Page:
Don't listen to anyone, including me. Your priest and bishop will let you know what you need to do.
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« Reply #9 on: March 08, 2013, 01:27:59 PM »

Yes, seems like this is the only choice I got.
Thanks for your replies to all of you. Wishing you all a blessed friday and a peacefilled weekend.

Smiley
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« Reply #10 on: March 08, 2013, 06:28:10 PM »

My priest is sick (on 50 % sickleave) and don t wish to make any appointments for talks until he is well. The reason I bring this up is that some US Orthodox folks has got in my ears and basically said that my soul is danger unless I get baptized and then chrismated. Maybe foolish to let it be an upset factor. But it is..(silly me).

I will talk to my priest as soon as his health permits it. For now..I rather do not want to bother him with any questions or anything at all.

Ignore them. Ignore everyone. As Katherine said, even ignore us. All that matters is the action of your priest as blessed by your bishop. However they say you are to be received is how you will be received, no further questions.

That said, ROCOR tends to be one of the most conservative jurisdictions, and this includes the reception of converts. They may very well baptize you. However, if chrismation is the method chosen to receive you, then it will happen that way and you are no less Orthodox or no less saved than any other Orthodox Christian, regardless of how they entered the Church.
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« Reply #11 on: March 08, 2013, 07:43:37 PM »

I got my baptism many years ago as a child.
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« Reply #12 on: March 09, 2013, 06:11:50 PM »

God will direct you all the best course of action.
there is no 'risk to your soul' if you have the right motives and are in obedience to your priest and bishop.
it depends on lots of things.
recently a friend i met in church who was previously a devout catholic Christian was chrismated into the coptic orthodox church, while another friend i met in another church, who was catholic and then protestant, was baptised (by a different priest). i was surprised about that, as i thought he was going to be chrismated.
they are both happy and at peace in their spiritual lives.

off topic: has anyone else had thoughts of the sauna while in a very small baptismal room with a large font and a very large quantity of incense?

maybe i should have taken off my big coat and it would have felt less like a sauna, but the room was extremely small and there was nowhere for the coat!
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Tommelomsky
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« Reply #13 on: March 12, 2013, 05:12:39 PM »

Update

Have spoken to one of the elders in my parish and I trust her. In given time, (when and IF God wills) I will most likely be chrismated. But the priest will guide me in this, that I am most confident of.

But thanks for sharing your insights.
God bless you all.
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« Reply #14 on: March 16, 2013, 12:07:01 AM »

Sort of a flipside question: I was a cradle Roman Catholic, baptized as an infant wandered into protestantism and was re-baptized Pentacostal in a body of water as an adult, dunked 3x's trinitarian method (so I was full aware of how and why, etc). When I was in a Lutheran confirmation class I became very guilty for having thrown away my infant baptism so to say by being re-baptized when the Bible says, one baptism. The pastor said I should be alright but not to do it again. So for me, to have to be re-re-baptized is going to be traumatic. Needless to say I do not believe I will be able to survive finally being allowed to have communion again. The Lutheran communion sent me back to my pew in tears...it had been years. Lord, have mercy.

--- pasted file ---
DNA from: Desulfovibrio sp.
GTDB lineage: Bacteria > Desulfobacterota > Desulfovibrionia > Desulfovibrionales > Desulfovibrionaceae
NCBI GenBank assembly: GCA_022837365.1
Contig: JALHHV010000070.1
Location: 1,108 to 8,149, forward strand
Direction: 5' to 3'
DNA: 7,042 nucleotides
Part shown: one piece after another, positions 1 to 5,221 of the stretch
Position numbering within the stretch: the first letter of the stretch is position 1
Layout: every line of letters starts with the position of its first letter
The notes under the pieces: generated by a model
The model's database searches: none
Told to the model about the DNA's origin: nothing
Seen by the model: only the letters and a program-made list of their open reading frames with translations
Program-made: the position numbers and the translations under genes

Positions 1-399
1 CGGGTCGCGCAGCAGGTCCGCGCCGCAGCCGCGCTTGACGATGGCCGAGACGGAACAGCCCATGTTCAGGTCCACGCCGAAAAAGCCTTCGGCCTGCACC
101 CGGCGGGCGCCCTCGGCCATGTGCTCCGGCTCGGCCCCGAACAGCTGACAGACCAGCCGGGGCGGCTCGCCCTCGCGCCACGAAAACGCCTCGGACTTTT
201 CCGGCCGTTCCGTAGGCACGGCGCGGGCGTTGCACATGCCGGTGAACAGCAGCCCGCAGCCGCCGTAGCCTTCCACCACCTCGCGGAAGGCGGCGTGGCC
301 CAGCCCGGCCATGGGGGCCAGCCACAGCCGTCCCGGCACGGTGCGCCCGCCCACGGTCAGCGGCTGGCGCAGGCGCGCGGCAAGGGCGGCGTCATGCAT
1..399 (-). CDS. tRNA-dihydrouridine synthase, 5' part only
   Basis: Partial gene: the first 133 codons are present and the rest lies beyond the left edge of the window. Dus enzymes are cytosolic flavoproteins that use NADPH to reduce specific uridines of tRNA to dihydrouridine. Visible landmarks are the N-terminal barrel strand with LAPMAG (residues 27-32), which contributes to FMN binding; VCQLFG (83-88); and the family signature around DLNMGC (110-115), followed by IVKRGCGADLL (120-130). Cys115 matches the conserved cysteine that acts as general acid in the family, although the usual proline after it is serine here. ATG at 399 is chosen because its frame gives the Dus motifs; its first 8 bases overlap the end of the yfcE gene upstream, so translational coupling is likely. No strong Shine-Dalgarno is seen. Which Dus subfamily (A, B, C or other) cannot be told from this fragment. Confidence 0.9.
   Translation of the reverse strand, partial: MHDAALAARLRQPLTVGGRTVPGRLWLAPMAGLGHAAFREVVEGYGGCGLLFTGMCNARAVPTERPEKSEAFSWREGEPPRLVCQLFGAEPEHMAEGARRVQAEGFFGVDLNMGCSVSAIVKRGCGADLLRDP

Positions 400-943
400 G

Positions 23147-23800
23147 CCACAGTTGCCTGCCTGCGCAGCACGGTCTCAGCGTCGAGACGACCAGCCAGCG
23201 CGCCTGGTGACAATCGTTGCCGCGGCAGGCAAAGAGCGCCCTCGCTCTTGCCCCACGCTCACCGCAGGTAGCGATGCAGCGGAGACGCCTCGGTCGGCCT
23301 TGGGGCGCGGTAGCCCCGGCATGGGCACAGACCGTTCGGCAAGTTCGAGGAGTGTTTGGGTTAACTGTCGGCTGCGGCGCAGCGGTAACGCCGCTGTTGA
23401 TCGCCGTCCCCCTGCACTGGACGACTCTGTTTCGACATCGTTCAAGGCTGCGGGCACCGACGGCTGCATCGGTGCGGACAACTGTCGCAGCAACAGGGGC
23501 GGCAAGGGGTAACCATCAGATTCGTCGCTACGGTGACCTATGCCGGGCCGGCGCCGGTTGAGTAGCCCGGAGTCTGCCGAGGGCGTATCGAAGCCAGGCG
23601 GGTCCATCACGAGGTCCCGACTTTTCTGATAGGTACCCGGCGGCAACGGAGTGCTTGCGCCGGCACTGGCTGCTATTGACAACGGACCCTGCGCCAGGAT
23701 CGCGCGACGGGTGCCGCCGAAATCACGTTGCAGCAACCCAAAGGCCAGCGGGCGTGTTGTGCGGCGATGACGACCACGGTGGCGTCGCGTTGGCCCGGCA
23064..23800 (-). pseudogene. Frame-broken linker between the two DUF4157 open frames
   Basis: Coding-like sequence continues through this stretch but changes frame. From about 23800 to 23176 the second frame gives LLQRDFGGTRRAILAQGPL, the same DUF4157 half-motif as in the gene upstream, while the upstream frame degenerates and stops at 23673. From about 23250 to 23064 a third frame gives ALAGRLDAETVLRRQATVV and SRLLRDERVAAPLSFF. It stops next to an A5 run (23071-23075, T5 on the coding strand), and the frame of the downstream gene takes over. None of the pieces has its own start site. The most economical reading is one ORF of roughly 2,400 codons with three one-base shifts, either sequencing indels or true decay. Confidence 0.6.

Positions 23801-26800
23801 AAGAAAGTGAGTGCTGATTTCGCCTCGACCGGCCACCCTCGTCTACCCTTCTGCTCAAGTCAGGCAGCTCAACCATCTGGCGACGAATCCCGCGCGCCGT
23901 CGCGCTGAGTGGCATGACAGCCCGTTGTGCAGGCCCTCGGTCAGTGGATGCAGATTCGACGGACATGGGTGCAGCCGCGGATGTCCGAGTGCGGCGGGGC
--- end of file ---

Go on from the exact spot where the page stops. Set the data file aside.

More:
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« Reply #15 on: March 16, 2013, 06:02:57 PM »

Sort of a flipside question: I was a cradle Roman Catholic, baptized as an infant wandered into protestantism and was re-baptized Pentacostal in a body of water as an adult, dunked 3x's trinitarian method (so I was full aware of how and why, etc). When I was in a Lutheran confirmation class I became very guilty for having thrown away my infant baptism so to say by being re-baptized when the Bible says, one baptism. The pastor said I should be alright but not to do it again. So for me, to have to be re-re-baptized is going to be traumatic. Needless to say I do not believe I will be able to survive finally being allowed to have communion again. The Lutheran communion sent me back to my pew in tears...it had been years. Lord, have mercy.

Let's get some facts straight: you are not in favour or "re"baptism so you purposely chose ROCOR and ROCOR will most likely "re"baptise you. Is that true? If it is, what logic is in this?
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« Reply #16 on: March 17, 2013, 05:27:22 AM »

sometimes we learn valuable lessons in the waiting time.
patience is a very important virtue, and God will bless your obedience and your patience.
sometimes when we are waiting for Holy Communion, we forget God gives blessings at other times too.
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« Reply #17 on: March 25, 2013, 03:16:05 AM »

Elder Arsenie Papacioc of Romania was saying something along the lines that the point is not whether it is done according to the rules which can even vary between parishes or priests, but according to the sacramental value. For instance, to be immersed in water three times means that you die and resurrect with Christ in the name of The Holy Trinity. So, I would encourage to learn about what the sacrament signifies and of course make sure it is done accordingly. After all, the sacrament has mysterious/transcendent value. It is a not a law or a rule, but something powerful, beautiful and a gift from God.

So, as far as Orthodoxy is concerned, it's not a matter of judging people who come in, but making sure they receive the proper care.
« Last Edit: March 25, 2013, 03:19:11 AM by IoanC » Logged